I'm a fan of Formlabs printers. I've used two of them. Hack.RVA has a Form1+. We have a Form2 at work.
The Form1+ at hack.RVA does not get a lot of use. It's workflow is slow and the results can be less than stellar. The Form2 seems to be a step in the right direction. From what I've seen of the Form3 it's even better yet, especially with surface finish on supported surfaces.
I still get a lot of use out of the Ultimaker S5 at work. Dual filament printing allows dissolveable supports and leaves a really, really good surface finish.
Additional benefit of the Form 3 over Form 1/2: the resin tanks last longer. They are reporting 10-12 liters on resin per tank with little to no degradation for all but the most harsh resins vs. the 3-4 liters per tank for the Form 1/2.
That said, while I recommended a Form 3 package for my work to purchase that includes a full library of engineering resins, the form wash and form cure (total package cost ~$8500), I think all that would be unnecessary for Hive13. I think just the base printer and 2-3 colors of standard resin would be enough to keep our members happy, which would come to around $4000.
Given that, I don’t really feel like that price range is justifiable right now. Perhaps with some planning in a year or so, but right now we have several large projects/purchases still in-process or pending. we have:
- $700 for sheet metal tools still pending from ?December?,
- $1800 for tables that all materials are purchased, but still need to finish the last 2,
- and we need to put up a vote for funds to finish improving the metal shop and get Jim’s loaner surface grinder and mill up and running (not to mention tooling for them)
sorry, that was supposed to be $7000 for sheet metal tools, not $700
I agree on not needing a full library of resin. I’d actually go a step further and say the space should provide a single standard resin. We make good use of the draft resin at work, as it prints very fast with acceptable surface finish.
I’d love to help with finishing up the machine tools. Let’s have an assembly party!
What’s the taper on the spindle on the Millrite?
Jim has not brought in all the parts of the mill yet, and I kinda assume he will want to lead the assembly. That said, it’s about time for another table build day, and we need someone to lead estimation, voting, purchase, and install for electrical for the new mill, surface grinder, lathe, and welder locations (there was some thought of putting new drywall for the bare walls in the metal room in this same vote).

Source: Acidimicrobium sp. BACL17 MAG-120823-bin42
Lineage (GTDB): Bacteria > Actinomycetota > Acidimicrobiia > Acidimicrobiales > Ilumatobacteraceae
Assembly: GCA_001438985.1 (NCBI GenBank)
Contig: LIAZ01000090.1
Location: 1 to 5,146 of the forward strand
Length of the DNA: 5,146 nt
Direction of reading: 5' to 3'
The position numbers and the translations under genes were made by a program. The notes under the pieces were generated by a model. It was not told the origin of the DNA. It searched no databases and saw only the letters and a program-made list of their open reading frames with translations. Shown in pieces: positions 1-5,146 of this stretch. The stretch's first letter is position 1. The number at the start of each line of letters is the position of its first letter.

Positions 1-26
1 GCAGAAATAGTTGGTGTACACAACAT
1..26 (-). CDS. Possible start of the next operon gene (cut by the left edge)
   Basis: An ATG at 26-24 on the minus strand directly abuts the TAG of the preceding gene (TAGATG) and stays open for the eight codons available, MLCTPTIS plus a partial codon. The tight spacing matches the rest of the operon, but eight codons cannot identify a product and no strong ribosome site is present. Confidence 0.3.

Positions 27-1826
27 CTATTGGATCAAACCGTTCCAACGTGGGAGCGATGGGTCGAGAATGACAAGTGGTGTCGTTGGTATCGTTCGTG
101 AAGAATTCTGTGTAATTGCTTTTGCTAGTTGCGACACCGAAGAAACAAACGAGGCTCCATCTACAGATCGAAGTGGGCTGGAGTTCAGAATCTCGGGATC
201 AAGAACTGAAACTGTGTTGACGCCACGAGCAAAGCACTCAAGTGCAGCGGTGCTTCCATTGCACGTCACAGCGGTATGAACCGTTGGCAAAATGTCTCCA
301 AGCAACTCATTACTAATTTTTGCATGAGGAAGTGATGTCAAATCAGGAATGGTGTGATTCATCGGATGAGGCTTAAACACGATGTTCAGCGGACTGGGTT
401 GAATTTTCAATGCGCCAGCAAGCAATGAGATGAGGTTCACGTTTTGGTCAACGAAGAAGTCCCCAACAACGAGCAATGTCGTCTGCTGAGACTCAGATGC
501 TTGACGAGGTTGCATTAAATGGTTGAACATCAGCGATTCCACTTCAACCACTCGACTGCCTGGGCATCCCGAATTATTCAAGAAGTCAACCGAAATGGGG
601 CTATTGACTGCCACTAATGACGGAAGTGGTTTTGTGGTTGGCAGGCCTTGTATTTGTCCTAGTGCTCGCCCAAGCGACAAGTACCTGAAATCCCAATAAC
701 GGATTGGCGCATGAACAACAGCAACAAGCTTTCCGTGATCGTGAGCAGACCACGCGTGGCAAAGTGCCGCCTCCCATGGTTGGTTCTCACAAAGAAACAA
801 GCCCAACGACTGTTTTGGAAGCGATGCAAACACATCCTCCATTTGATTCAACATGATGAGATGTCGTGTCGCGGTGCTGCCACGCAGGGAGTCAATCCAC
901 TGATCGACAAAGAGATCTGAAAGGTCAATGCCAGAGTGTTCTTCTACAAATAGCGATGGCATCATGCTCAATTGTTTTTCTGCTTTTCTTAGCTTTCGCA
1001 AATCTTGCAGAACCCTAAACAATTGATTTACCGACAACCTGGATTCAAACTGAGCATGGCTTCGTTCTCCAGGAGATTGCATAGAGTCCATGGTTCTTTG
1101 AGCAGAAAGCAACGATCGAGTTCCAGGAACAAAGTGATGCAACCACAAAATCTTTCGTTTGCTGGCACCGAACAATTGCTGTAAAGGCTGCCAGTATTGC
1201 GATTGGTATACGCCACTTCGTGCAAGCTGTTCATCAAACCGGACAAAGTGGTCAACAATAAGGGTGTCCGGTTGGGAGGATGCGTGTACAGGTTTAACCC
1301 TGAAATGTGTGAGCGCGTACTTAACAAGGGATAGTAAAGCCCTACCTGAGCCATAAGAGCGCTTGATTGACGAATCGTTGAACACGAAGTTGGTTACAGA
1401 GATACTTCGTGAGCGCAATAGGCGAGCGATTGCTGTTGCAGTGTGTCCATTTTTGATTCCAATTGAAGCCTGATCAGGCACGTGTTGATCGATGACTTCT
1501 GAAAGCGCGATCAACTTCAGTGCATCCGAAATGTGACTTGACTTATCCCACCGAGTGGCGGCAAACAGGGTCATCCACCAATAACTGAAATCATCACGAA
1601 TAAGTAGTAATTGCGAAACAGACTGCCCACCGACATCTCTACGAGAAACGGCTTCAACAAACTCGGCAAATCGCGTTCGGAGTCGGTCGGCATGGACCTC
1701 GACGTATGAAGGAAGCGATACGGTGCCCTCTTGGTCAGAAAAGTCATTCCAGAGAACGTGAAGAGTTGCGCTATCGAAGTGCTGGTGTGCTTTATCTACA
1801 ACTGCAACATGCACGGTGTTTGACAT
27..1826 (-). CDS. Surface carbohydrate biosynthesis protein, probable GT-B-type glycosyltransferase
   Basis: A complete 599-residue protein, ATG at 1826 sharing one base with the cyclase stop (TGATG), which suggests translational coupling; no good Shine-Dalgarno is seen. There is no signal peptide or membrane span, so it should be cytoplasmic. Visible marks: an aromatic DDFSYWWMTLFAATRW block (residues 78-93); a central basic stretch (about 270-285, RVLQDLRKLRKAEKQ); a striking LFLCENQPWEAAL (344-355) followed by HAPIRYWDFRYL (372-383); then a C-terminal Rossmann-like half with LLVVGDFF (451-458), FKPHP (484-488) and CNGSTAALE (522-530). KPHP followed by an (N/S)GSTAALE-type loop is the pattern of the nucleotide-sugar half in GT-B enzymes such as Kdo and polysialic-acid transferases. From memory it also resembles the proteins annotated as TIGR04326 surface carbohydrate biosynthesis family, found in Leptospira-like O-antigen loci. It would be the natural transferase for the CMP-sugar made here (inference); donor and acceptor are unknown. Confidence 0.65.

I think Jim said the mill has R8 taper
I am all for a resin printer but I dont think we need to spend formlabs kinda money on one just yet.
There are other resin printers on the market that are lower cost and are a good introduction into resin printers to see if the hive will get a good use out of it.
Daniel, the flip side of that is that the form labs printers VASTLY simplify the process of SLA printing and are known to be reliable and easy to use. I saw a few models that were in fact cheaper, but none I would recommend to a friend. It seems all the ones with good reliability and the ease of use features are in the same ballpark price range of $2k-4k
The cheapest ones, in the $600-$1200 range, all require manual tank filling and replenishment, have limited layer height options, etc.
Resolution .025 to .035mm on the cheaper DLP printers is pretty good (which is the same as the form 3 at .025.) Also most people wont even notice a difference inb a .025 and .035 print.
The issue with the form 3 i have is majorly the self filling tanks, you can only use formlabs brand resin, as well you are required to change out the vats after so many prints no matter the quality. Its like ink in normal printers now and days. It’s not something I agree with for a makerspace or personal use. Filling a vat also is easier than changing filament on and FDM printer also.